Friday 9 September 2011


Kilo of Hope on plein-air
 Sunday, 24 April 2011 00:00
 WHEN eight artists left the comforts of their studios for a five-day retreat at a dumpsite in Oke-Afa, Isolo, a suburb of Lagos, it was not a plein-air affair, but an experience from those whose source of livellihood depend on the dumpsite; scavenging for metal scraLed by the sculptor Jelili Atiku, the experiment produced sculptural and installations for a show titled A Kilo of Hope and presented at the Yusuf Grillo Gallery, School of Art, Design and Printing, Yaba College of Technology, Yaba, Lagos.
The artists involved are Kehinde Adepegba, Adeniyi Odeleye, Temitayo Ogunbiyi, Peter Oloya, Richardson Ovbiebo, Omoligho Udenta and Victoria Udondian.
As Nigerians often times find it difficult to choose a leader considering the ethnic and religious nature of the country, Richardson Ovbiebo revisits Nigerian leadership question in one of his works titled Who the Cap Fits?
For Ogunbiyi, a US-based artist, all she needed to produce an assembly of drawings on papers and mixed media was a Nigerien, who scavenges at the dumpsite. “With my little spoken French, I had an interaction with this young man from the Republic of Niger, which gave me the opportunity to hone my skill.”
She said the conversations that transpired during the workshop raised many sentiments, but ‘hope’ remained central, as we contemplated brighter futures for the Isolo community and Nigeria.”
Ugandan artist, Peter Oloya, who is on residency in Nigeria, captured the electricity challenge in his host country. With a scrap frame of electricity generator, which he bought at the venue, he produced an adaptation titled Peace Generator.
And the icons originally on the panel, from the manufacturer, were conceptually changed to such manuals as PD-Naija, Corrupt Meter, Peace and Developmeter, Anti Circuit and Peace breakers.
The analogy of cost of living of the people, practically shut out of the rest of the city, perhaps, led the graphic artist Udenta to give the video installation, Pounds, Kilos and Naira.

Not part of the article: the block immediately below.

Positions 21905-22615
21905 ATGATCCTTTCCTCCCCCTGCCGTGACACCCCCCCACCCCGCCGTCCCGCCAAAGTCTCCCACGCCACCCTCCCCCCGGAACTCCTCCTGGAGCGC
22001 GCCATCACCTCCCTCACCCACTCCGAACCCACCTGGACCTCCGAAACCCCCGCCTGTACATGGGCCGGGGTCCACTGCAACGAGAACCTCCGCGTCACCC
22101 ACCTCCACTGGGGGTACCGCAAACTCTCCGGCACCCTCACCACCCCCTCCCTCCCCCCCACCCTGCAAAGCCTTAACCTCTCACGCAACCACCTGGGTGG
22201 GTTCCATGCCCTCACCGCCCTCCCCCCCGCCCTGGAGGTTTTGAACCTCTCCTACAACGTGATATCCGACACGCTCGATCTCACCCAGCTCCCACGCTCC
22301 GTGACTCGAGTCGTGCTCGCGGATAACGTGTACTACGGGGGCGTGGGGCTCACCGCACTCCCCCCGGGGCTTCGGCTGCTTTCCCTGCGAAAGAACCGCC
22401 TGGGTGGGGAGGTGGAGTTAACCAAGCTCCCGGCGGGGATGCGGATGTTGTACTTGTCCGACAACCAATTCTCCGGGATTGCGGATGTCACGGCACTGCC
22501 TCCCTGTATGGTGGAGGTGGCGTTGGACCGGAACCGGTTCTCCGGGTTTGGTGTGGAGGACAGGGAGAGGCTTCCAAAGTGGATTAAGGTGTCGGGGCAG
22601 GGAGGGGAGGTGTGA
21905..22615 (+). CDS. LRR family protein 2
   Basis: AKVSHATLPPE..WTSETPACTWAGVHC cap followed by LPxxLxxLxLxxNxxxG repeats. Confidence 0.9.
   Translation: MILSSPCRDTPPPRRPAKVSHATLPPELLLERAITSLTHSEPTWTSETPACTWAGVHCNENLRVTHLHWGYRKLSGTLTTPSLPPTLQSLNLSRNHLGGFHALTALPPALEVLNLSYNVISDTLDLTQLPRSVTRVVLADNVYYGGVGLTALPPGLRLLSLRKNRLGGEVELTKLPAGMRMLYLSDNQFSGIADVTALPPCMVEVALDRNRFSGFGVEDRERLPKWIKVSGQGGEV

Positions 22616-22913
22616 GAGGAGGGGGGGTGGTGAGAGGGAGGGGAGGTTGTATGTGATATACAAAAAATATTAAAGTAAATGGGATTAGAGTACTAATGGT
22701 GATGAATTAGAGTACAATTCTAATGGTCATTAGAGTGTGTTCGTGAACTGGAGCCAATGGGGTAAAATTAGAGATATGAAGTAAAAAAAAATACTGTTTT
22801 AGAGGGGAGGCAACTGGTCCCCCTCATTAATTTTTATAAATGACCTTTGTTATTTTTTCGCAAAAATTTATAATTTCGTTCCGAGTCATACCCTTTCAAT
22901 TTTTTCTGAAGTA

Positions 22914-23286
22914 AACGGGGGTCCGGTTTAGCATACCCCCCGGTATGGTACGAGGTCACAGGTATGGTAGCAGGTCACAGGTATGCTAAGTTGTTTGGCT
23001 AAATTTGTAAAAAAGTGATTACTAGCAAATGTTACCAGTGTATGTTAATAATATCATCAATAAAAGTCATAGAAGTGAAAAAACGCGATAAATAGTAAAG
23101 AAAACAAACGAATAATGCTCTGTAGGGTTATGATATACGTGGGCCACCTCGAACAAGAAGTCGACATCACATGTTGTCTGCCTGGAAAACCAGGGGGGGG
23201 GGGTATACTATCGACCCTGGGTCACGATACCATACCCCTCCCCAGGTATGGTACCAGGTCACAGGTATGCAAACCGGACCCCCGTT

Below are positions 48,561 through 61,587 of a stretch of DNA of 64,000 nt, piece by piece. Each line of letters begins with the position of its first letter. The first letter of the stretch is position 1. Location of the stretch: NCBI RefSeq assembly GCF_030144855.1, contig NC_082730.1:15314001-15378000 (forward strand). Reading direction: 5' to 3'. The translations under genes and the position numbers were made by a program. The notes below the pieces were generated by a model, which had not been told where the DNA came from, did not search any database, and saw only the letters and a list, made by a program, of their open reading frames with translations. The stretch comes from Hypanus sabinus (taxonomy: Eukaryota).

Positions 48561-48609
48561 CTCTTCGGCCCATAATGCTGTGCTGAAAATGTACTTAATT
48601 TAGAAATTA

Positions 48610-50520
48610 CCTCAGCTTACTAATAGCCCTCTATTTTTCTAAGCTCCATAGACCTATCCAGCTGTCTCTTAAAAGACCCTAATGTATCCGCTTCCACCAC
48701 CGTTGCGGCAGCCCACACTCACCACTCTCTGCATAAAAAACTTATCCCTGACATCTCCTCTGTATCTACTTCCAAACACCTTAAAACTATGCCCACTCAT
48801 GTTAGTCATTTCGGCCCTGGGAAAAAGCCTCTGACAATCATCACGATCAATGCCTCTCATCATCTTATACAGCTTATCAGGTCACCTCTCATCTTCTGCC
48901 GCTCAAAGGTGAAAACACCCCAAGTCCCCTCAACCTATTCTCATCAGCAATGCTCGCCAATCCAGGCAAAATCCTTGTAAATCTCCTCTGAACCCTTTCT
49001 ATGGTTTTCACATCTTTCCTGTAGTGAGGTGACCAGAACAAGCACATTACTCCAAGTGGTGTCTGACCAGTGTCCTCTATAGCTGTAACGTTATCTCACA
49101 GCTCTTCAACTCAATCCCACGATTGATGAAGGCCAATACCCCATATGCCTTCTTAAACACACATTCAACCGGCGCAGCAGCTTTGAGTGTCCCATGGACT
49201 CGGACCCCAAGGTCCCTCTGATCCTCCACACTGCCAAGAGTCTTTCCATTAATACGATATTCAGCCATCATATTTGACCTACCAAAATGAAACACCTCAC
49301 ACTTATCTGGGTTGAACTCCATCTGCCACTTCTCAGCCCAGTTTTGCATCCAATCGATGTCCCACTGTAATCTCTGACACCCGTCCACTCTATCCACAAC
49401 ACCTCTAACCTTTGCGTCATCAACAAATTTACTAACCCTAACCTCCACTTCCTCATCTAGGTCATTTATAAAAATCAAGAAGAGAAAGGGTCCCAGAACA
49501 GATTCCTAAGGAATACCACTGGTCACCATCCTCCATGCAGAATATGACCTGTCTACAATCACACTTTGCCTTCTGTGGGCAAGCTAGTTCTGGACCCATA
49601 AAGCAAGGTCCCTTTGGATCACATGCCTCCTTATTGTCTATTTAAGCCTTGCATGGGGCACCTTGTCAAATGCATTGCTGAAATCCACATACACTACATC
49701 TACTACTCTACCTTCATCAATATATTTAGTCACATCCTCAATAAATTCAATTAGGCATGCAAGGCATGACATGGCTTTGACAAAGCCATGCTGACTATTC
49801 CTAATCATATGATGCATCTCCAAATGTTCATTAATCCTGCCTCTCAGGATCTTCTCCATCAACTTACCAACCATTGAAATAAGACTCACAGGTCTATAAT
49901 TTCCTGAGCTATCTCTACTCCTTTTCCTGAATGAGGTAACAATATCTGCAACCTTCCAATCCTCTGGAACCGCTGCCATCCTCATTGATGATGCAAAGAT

Atiku says through interactions, the issue of notion of weight was both figuratively and literally dealt with. “Everything available for sale on the dump ground was sold by the kilo, with items less than one kilo costing N 20.”
On the choice of the theme for the gathering, Atiku recalls that scrap stations were equipped with various scales, all of which weighed items in this unit of measure.  “Therefore the ‘kilo’ impacted everyone who set foot on the dumpsite, including the artists that participated in this workshop.”
Atiku’s profile, lately, has been on the rise in the performance and other outdoor art events. Few weeks ago, he led two artists — Okokojiya and Wura-Natasha Ogunji, a Nigerian-American artist — to a show titled Will I Still Carry Water, When I Am A Dead Woman?
Ogunji’s performance highlighted the never-ending work that women do on a daily basis.
In 2009, he enacted performance, Agbo Rago, first at Ejigbo Ram Market, Lagos on September 27 and also at the 11th Lagos Book and Art Festival, held at Aina Onabolu Gallery of Modern Art, National Theater, Iganmu, Lagos.

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